The California Railroad Commission, now known as the California Public Utilities Commission, was created by constitutional amendment to oversee railroad safety, including safety at highway/rail crossings.

In 1912, a group of engineers representing insurance companies, industry, and government met in Milwaukee to exchange data on accident prevention. The organization formed at this meeting was to become the National Safety Council (NSC). (Today, the NSC carries out major safety campaigns for the general public, as well as helping industry develop safety promotion programs.)

In 1916, the Supreme Court upheld the constitutionality of state workers’ compensation laws.

In 1918, the American Standards Association was founded. Responsible for developing many voluntary safety standards, some of which are referenced in laws, today, it is now called the American National Standards Institute [ANSI].

In 1931 the Uniform Traffic Code was established due to the increase in speed and volume of traffic and car accidents. The code covers four separate acts: motor vehicle registration, driver’s license, car anti-theft and uniform traffic regulation.

In 1936, Frances Perkins, Secretary of Labor, called for a federal occupational safety and health law. This action came a full 58 years after organized labor’s first recorded request for a law like this.

In 1936, the Walsh-Healey (Public Contracts) Act was passed. This law requires that all federal contracts be performed in a healthy and safe work environment.

By 1948, all states (48 at the time) had workers’ compensation laws.

In 1952, the Coal Mine Safety Act (CMSA) was passed into law.

In 1960, specific safety standards were promulgated for the Walsh-Healey Act.

On January 3, 1961, an accident at an experimental nuclear reactor at a federal installation near Idaho Falls, ID killed three workers. It was the first fatality in US nuclear reactor operations.

In 1966, the Metal and Nonmetallic Mines Safety Act (MNMSA) was passed.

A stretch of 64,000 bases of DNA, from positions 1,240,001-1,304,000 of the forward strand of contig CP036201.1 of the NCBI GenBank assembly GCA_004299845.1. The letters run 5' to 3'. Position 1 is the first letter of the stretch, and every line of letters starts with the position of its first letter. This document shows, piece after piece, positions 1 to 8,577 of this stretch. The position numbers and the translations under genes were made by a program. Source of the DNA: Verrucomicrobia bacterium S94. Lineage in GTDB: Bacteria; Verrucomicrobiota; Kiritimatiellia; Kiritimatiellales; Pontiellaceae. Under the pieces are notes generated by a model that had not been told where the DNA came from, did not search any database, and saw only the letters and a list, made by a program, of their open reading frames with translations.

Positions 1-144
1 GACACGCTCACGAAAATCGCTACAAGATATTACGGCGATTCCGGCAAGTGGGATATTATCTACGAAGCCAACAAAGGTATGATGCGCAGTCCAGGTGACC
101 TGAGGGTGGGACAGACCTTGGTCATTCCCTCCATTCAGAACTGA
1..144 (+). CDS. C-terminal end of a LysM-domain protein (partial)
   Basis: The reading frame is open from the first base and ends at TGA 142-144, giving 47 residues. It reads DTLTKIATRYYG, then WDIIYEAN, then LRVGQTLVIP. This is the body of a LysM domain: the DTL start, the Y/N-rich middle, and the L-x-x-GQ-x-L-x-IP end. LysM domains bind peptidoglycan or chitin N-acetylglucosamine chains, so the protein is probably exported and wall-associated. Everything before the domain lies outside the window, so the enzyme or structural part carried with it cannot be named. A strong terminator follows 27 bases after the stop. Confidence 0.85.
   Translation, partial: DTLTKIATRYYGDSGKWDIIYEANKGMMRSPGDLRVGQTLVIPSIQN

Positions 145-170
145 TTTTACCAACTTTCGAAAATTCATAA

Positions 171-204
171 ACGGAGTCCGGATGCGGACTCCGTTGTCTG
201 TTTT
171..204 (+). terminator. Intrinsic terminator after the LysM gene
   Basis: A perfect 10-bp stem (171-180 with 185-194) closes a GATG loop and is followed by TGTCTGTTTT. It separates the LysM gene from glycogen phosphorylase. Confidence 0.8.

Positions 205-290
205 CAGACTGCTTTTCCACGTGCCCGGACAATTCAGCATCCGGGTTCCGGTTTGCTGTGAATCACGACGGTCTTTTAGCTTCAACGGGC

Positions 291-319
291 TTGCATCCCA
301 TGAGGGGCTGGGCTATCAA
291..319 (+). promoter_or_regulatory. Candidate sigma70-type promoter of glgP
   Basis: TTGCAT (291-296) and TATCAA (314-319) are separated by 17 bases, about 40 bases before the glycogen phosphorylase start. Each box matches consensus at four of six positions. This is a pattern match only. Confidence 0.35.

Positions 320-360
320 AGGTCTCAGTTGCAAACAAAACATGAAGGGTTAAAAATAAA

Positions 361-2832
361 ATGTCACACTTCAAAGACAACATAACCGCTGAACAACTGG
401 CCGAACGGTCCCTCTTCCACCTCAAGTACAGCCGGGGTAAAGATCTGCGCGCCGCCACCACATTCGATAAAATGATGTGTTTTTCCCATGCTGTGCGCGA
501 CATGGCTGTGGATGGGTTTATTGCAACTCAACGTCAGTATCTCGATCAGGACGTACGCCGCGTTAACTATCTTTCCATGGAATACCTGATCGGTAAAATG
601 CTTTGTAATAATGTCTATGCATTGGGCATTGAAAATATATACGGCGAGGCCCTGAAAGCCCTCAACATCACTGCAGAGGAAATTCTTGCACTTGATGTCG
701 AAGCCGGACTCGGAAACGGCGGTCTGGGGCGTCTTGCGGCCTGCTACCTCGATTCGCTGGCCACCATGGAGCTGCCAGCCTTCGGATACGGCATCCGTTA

In 1966, the US Department of Transportation (DOT) and its divisions, the National Highway Traffic Safety Administration (NHTSA) and the National Transportation Safety Board (NTSB), were established.

In 1968, President Lyndon Johnson called for a federal occupational safety and health law.

In 1969, the Construction Safety Act (CSA) was passed.

In 1969, the Board of Certified Safety Professionals (BCSP) was established. This organization certifies practitioners in the safety profession.

In 1970, President Richard Nixon signed into law the Occupational Safety and Health Act (OSHA), thereby creating the OSHA administration and the National Institute for Occupational Safety and Health (NIOSH).

In 1970, on January 1, the National Environmental Policy Act, (NEPA) was signed. It provides a national charter for the protection and development of the environment and creates the Environmental Protection Agency (EPA).

On May 29, 1971, the first OSHA standards were adopted to provide a basis for protecting safety and health in American workplaces.

In 1972, the Consumers Product Safety Act (CPSA) was signed into law.

In 1976, the Resource Conservation and Recovery Act (RCRA) was passed and became the instrument that regulates the management of hazardous wastes.

In 1980, to address hazardous waste management issues, the Pollution Liability Insurance Association (PLIA) was formed.

Jan 16, 1981 OSHA updates business electrical standards to simplify compliance and performance method adoption.

1991 North Carolina Plant Fire kills 25 workers and injures 49 at the Imperial Chicken processing plant in Hamlet NC. Employees were trapped inside due to padlocked doors to prevent vandals.

Sep 11, 2001, 2886 work-related deaths including 537 rescue workers, as a result of terrorist attacks on the NY City World Trade Center, the Pentagon, and plane crashes.